At 8:41 AM -0500 2/5/1997, Subir Grewal wrote:
>AOL doesn't have any credit card info on me, I'm not very curious about
>their service, so I never asked. But I've been getting both CDs (better I
>think because they aren't writeable) and disks mailed to me. I'm
>presuming the contact info is coming from the Whois database.
I don't think the Marketing folks even know that something called
the "InterNIC" exists. I suspect that you're getting those disks and
CDs because you fit a particular marketing profile -- you probably
subscribe to technology-oriented magazines like _Scientific
American_, _Discover_, _Popular Science_, and other audiences that
the Marketing folks have decided they want to target. I guarantee
that your name is on dozens of mailing list databases that get
sold/rented among the whole commercial business market (served by
several companies that specialize in demographics), and that's where
they get your mailing address, etc....
I just wish they were better at *removing* from that list of
people to whom they send disks/CDs who are already subscribers (just
check the internal databases against the external ones and delete any
duplicates), and particularly make sure that they remove any and all
employees from those marketing lists.
I can't tell you how many drink coasters I now have. ;-)
>What might be workable, is AOL experimenting with a little gateway
>that handles list unsubscription/subscription for its users. A little
>jiggling around with the mailer (or simply an extension/plug-in to it),
>some idea of what list-software is used to manage the list, and voila
>unsubscribe at the click of a button (or two, just to confirm).
We could probably do this for the lists that are officially
listed on our "list-of-lists" (I'd be inclined to do it through web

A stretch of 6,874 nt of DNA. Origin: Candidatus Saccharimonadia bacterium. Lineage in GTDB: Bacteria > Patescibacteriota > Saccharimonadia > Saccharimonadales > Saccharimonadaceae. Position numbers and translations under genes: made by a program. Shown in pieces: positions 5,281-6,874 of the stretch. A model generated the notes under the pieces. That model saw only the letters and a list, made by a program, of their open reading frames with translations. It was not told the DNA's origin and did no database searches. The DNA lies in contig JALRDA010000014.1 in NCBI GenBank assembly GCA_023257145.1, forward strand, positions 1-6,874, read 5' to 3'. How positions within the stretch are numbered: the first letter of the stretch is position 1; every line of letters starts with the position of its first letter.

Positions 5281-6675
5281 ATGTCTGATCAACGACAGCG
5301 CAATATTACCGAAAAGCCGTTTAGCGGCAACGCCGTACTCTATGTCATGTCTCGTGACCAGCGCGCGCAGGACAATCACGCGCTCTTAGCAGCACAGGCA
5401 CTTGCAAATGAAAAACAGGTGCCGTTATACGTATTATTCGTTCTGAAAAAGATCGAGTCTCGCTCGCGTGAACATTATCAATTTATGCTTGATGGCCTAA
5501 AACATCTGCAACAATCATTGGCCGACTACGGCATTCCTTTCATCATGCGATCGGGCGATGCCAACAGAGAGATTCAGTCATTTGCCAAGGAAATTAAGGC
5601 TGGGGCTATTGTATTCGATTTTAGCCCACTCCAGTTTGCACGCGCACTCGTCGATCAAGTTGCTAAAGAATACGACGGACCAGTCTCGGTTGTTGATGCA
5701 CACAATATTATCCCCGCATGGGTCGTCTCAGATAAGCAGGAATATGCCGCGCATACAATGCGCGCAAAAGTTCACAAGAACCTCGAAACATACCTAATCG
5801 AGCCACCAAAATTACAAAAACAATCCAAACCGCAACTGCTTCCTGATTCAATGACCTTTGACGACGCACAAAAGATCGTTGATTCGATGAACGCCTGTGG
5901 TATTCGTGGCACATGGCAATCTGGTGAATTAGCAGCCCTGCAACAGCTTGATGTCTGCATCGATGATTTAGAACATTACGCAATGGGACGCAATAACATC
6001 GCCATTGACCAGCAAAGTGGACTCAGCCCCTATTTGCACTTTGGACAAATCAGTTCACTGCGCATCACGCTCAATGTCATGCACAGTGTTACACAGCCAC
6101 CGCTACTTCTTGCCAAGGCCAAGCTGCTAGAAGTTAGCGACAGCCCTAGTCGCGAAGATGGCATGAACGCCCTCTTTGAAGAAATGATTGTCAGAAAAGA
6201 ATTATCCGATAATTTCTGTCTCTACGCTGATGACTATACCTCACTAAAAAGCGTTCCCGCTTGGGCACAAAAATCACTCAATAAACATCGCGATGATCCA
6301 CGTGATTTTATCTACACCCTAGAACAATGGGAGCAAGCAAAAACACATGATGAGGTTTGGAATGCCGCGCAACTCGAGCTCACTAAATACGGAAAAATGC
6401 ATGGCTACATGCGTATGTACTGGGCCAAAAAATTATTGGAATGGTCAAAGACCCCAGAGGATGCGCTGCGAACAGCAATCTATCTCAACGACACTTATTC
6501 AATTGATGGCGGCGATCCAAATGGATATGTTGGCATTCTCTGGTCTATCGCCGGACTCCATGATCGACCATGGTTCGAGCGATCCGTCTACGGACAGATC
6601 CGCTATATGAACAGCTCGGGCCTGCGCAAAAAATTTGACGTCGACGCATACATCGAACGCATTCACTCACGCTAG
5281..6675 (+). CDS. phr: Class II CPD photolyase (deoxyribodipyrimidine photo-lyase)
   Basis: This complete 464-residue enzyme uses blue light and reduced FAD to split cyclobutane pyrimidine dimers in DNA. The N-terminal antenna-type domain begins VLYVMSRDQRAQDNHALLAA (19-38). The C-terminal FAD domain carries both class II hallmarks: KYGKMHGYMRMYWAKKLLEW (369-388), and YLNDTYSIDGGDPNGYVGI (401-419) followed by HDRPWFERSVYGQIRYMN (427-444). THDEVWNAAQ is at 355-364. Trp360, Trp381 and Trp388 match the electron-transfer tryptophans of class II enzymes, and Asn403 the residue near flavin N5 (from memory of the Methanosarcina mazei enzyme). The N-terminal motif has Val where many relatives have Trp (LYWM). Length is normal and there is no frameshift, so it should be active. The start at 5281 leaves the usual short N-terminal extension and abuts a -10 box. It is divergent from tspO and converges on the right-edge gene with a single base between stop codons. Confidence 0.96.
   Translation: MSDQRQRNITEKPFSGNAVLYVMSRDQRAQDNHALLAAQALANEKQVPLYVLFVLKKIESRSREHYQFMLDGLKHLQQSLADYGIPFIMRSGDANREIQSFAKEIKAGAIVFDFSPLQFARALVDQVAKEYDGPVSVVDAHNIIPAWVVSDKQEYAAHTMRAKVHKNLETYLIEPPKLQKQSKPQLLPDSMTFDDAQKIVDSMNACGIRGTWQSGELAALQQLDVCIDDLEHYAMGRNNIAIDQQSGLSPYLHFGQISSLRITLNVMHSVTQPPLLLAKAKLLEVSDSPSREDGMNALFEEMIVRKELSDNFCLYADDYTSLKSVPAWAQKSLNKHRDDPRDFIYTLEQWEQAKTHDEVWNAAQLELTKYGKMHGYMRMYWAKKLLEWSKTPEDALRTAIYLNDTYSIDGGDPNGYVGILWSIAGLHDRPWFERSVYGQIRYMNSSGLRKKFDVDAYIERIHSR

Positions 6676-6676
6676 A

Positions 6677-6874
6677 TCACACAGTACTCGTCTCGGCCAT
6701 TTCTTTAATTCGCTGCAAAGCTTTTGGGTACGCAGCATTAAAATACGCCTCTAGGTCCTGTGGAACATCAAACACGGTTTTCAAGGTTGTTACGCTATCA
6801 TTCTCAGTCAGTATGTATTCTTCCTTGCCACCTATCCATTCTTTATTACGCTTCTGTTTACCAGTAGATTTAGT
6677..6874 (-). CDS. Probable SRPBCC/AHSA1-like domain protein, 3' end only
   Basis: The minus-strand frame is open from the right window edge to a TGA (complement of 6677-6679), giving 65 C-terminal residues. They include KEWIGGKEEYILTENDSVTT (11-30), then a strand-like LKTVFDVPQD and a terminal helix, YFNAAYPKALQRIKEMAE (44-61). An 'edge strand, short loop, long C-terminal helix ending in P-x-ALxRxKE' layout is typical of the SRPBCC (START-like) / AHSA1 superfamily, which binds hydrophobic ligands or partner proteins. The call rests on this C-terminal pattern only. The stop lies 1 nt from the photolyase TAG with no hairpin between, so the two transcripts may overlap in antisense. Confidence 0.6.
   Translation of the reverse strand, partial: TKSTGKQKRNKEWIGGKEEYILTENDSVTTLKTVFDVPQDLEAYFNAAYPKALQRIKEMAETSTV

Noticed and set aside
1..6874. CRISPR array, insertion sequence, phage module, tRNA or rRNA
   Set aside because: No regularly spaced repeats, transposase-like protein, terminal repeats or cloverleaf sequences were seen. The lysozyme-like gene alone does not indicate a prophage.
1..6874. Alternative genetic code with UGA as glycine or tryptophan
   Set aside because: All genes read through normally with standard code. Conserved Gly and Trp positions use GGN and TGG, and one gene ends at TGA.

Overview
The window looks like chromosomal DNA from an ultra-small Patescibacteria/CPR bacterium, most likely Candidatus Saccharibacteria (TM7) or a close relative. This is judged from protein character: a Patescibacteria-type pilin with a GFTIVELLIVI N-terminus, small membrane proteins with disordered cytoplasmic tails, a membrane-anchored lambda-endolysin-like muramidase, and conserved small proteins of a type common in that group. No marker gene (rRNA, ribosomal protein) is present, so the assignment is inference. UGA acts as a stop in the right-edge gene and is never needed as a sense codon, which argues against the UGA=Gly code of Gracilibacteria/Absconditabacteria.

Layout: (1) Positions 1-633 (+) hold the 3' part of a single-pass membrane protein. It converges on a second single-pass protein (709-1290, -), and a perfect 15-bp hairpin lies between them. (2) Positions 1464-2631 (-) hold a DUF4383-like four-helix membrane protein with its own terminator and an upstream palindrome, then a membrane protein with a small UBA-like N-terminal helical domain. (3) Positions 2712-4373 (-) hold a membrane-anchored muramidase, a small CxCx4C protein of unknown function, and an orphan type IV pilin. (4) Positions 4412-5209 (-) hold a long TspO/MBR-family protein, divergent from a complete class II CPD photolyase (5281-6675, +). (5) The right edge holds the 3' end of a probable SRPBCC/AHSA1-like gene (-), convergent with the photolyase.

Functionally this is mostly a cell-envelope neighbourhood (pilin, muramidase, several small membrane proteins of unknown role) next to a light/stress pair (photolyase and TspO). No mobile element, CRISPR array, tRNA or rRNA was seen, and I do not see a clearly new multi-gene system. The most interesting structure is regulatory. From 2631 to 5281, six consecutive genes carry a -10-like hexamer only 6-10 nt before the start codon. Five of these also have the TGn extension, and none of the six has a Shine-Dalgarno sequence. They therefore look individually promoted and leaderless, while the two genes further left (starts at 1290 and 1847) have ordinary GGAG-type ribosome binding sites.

pages, since programming the same sort of thing using the online
tools is a pretty arcane art), but we would most likely be unable to
do it for any others. And that would create an even worse situation,
as we'd hand-hold these people right up to the precipice, and then
let them take that next step on their own -- right into a black hole.
Now, if we could get the official mail/news gateways set up for
"popular" lists, then everything would be under our control and we'd
be done. If we could get official permission to use the entire PAML,
and rig up the sort of thing you recommend for any lists on it, we'd
pretty much cover everything that our users are likely to ask for.
But there'd still be these private lists out there for which we would
not have educated our users at all, and that would remain a problem,
no matter what.
I think Chuq's idea of "they have to go through this screen and
at least glance at these various useful topics before we let them
subscribe to mailing lists using our interfaces, and therefore when
they have trouble, hopefully 0.01% of them will remember this page
and come back to it" might help some of the rest.
Brad Knowles, MIME/PGP: email@example.com
comp.mail.sendmail FAQ Maintainer <http://www.his.com/~brad/>
finger firstname.lastname@example.org for my PGP Public Keys and Geek Code
The comp.mail.sendmail FAQ is at <http://www.his.com/~brad/sendmail/>